Will Cosigning a Loan Affect My Ability to Get a Mortgage?

When you cosign a loan you are taking responsibility for its payment should the primary borrower be unable to pay. The loan will appear on your credit report as your obligation. Cosigning will affect your debt to income ratio and will show up as money you owe on your credit report. Late or missed payments could have an impact on your credit. 

You should consider the potential consequences carefully before cosigning a loan, especially if you are considering applying for a mortgage. 

What Are the Responsibilities of a Cosigner?

Cosigning a loan may seem like a simple, easy way to help out a friend or family member, but that help could have consequences for you. When you cosign a loan, you are committing yourself to be fully responsible for the loan if the primary borrower fails to pay. This can help that borrower get a loan, or get better terms on that loan, because you take responsibility and ostensibly reduce the lender’s risk.

Remember that you are cosigning because lenders see the other party as a high-risk borrower. That’s why they need a cosigner. When you cosign you are taking that risk on yourself. Surveys show that almost 40% of cosigners end up covering all or part of the loan and 26% report that cosigning a loan hurt their relationship with the other party. 

You can’t walk away from your obligation as a cosigner. Unless the primary borrower is willing to refinance without your signature or the loan is fully paid, you’re stuck with it. 

Remember that even for honest people with good intentions, things can go wrong. Job loss, divorce, accidents, medical events, natural disasters or other unforeseen events can affect the primary borrower’s ability to pay the loan. If you’re going to cosign you should be willing and able to cover the loan in a worst-case scenario. 

How Can Cosigning Affect Your Credit?

When you cosign a loan it becomes your obligation. It will usually appear on your credit report, and it can affect your credit in several ways.

  • The total amount you owe and the number of credit lines you have open influence your credit. A new loan with a substantial balance can increase your total debt. 
  • Late or missed payments will appear on your credit report and could have a significant impact on your credit. If you’re not monitoring the loan you may not realize that payments have been missed until you see your credit dive.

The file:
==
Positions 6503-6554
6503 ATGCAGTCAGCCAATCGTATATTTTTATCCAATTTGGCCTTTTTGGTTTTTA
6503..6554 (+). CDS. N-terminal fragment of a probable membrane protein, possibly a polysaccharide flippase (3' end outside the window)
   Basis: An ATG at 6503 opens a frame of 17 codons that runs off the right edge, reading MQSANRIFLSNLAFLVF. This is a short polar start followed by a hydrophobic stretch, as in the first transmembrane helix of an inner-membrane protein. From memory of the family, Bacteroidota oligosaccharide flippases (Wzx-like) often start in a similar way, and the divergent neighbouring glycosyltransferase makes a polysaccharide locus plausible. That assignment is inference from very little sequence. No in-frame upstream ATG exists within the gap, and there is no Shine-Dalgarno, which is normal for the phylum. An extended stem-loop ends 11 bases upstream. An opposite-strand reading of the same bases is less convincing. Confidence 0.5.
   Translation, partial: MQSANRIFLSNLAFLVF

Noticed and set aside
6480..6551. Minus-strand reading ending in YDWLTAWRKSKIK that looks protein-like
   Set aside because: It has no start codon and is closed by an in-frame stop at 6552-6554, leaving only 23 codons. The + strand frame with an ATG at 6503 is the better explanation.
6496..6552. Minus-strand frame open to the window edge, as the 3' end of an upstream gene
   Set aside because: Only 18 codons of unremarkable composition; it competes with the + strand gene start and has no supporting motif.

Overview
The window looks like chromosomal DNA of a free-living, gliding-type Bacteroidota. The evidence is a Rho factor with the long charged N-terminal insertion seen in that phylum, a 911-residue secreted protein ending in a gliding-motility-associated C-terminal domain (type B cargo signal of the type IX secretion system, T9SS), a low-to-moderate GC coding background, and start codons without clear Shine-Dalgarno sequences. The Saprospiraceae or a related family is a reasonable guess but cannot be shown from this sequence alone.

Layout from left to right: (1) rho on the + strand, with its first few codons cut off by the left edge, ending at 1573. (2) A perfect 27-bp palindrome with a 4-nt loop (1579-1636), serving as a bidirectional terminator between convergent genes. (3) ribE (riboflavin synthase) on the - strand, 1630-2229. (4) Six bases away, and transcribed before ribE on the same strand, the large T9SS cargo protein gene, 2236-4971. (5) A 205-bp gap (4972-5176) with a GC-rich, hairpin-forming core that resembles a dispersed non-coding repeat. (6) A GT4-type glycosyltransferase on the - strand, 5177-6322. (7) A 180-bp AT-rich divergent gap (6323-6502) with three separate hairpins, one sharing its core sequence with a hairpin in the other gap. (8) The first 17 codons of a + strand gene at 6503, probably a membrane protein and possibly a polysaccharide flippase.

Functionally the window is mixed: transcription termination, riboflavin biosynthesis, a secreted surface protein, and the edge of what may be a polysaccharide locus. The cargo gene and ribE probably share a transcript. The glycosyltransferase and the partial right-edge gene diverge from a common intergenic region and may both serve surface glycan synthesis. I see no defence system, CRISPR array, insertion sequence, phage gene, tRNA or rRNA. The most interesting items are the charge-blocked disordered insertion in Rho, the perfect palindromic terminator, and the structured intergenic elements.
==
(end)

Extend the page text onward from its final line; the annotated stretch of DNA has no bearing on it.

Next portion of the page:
• The greatest impact on your credit will be immediately after cosigning the loan when the balance is largest and no payment history has been established. 

Your cosigned loan could ultimately help your credit. Once a reliable payment history is established the loan will make a positive contribution. If you don’t have any other installment loans your cosigned loan could help you establish a more diverse credit mix. 

How Could Cosigning a Loan Affect My Mortgage Application?

Your credit score has a major impact on your ability to get a mortgage and the terms you will be offered. If your cosigned loan damages your credit you might have to pay a higher interest rate on a mortgage, which could be a large expense over the life of the loan. If your cosigned loan does serious damage to your credit, you might not be able to get a mortgage at all. 

A cosigned loan is your debt, and it will affect your debt-to-income ratio. This ratio does not affect your credit but it is considered by mortgage lenders. Many mortgage lenders prefer to see a borrower’s total debt at less than 36% of their income. Consider your debt-to-income ratio before cosigning. 

The impact of a cosigned loan is greatest early in the loan’s lifetime, so you should be very careful about cosigning if you’re planning to buy a home soon. 

Consider Before You Cosign

Cosigning a loan is risky but in some circumstances, it may be justifiable. Here are some ways to protect yourself.

  • Only cosign a loan for people you know well, and trust. 
  • Only cosign with a clear understanding that you will be monitoring the loan. 
  • Get online account access so that you can view statements. 
  • Arrange to be notified by the lender if any payments are overdue. 
  • Set aside funds to cover any late payments. 
  • Discuss the status of the loan regularly with the primary borrower. 
  • Investigate cosigner release clauses. Some loans, particularly student loans, release the cosigner from any obligation after a certain number of on-time payments. This can be a way to limit risk, or at least limit the duration of the risk. 
  • Remember that the impact of cosigning a loan is greatest when the loan is new. Once a payment history is established, your credit will recover as long as all payments are made on time. If you’re planning to apply for a mortgage soon, it may not be the right time to cosign a loan.

Cosigning can work if both parties clearly understand their responsibilities and are committed to meeting them. There are still significant risks that you need to consider, especially if you’re planning to apply for a mortgage.

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